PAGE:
Transform challenging classroom experiences into opportunities for lasting student-teacher relationships, professional growth, and student engagement
Chronic stress, anxiety, and trauma have startling effects on teachers and students. The pandemic and distance learning have exacerbated behavior issues and emotional dysregulation, making it difficult for students to engage, learn, and maintain healthy self-esteem.
In Teaching, Learning, and Trauma, the authors guide you through the process of creating a learning environment that combats the negative effects of chronic stress and trauma. They show you how to establish rituals and routines, develop personalization, and implement effective student engagement practices that create a relationship-based culture and effectively improve student achievement. This book includes:
- Self-assessment tools to help teachers make informed decisions
- Examples of self-care plans and schoolwide policies for maintaining healthy boundaries in and out of school
- Real-world vignettes and samples of teacher work
- Planning documents and reflection questions to guide educators in identifying strengths and growth areas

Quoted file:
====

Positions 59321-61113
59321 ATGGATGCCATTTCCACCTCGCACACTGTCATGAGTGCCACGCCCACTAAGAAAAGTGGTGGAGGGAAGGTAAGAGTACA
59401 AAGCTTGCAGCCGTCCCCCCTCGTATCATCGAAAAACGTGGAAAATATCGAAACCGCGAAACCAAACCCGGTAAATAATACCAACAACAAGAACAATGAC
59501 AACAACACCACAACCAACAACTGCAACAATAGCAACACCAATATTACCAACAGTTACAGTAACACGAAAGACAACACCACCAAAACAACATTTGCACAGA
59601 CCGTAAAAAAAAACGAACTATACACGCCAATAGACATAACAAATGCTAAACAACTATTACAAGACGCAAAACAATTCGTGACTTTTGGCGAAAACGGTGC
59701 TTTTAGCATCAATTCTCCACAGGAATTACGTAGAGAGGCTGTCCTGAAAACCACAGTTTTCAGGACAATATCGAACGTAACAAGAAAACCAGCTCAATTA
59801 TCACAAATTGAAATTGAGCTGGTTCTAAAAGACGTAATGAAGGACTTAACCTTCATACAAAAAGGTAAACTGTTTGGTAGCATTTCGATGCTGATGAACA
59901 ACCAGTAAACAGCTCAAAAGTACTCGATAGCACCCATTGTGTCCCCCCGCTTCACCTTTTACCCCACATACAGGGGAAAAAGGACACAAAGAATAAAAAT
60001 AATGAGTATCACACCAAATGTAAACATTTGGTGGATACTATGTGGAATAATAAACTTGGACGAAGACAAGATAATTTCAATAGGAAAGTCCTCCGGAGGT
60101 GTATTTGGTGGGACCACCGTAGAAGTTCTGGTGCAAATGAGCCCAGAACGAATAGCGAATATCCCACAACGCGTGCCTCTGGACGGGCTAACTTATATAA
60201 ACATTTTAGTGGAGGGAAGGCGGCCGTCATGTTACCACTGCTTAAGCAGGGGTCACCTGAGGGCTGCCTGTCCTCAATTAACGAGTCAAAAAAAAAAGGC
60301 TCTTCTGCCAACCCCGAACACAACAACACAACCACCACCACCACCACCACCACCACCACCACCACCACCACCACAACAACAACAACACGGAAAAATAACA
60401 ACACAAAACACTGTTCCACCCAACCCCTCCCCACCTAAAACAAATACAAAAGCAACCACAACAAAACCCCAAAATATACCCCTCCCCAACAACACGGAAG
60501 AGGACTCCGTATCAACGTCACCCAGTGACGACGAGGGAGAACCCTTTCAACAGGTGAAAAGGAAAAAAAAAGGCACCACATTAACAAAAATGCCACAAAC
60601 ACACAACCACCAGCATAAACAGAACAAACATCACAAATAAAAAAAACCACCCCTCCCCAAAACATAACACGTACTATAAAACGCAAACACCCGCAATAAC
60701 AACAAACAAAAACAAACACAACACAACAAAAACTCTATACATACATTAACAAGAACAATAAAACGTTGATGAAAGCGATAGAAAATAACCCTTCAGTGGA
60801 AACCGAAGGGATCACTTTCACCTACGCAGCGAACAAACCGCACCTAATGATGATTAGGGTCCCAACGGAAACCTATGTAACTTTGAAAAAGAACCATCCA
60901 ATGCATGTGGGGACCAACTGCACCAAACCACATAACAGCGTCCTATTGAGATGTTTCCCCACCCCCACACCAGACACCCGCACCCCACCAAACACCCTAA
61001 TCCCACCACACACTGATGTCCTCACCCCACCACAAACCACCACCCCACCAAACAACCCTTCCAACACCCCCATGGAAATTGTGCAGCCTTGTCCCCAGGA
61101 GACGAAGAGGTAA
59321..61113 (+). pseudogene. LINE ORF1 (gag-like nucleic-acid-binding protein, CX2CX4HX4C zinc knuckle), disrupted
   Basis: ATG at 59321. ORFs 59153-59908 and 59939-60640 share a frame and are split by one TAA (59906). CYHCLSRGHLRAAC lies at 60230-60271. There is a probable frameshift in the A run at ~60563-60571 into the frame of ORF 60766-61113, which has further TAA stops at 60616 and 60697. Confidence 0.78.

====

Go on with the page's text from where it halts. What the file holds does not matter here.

Using a synergistic approach, this book unites compelling research data, theories, stories, and best practices from trauma-informed schools, relationship-based psychology, and effective instructional design to dissolve obstacles caused by chronic stress and trauma.
The essential theme underlying this series is highlighted right in the podcast’s subtitle: a whole community approach. That means, to effectively identify and lessen the impact of student trauma requires mental health practitioners, faculty members, parents, and community members to work together. Brooke O’Drobinak, an administrator, teacher, and instructional coach, and Beth Kelley, a trauma informed consultant and conscious leadership coach offer a number of powerful ideas on how educators — without extensive training — can contribute to reducing the effects of trauma. That awareness and effort can in turn give educators greater confidence that they can have the desired impact.
The school community is filled with powerful members. Teachers have the influence to guide students through their own experience and knowledge. Having a background education of trauma, educational leaders can see students in a compassionate perspective. Teachers must show up in a loving way to create a safe space for students in which to thrive.
"Week five, and maybe you feel a little more confident. And in the same nano-second of time that you feel like you are just arriving at “I got this,” there is another feeling snuggling right up to your new-found confidence. It feels something like dread. How am I going to do this until the end of the school year? Is this really sustainable?" Read the full blog by author Beth Kelley on Corwin Connect.
"As an educator you have a unique opportunity to role model for your students how to stay calm during uncertain times. The first step is to know how to do that for yourself before you can do it for your children, spouse, family, and students." Read the full blog from author Beth Kelley on Corwin Connect.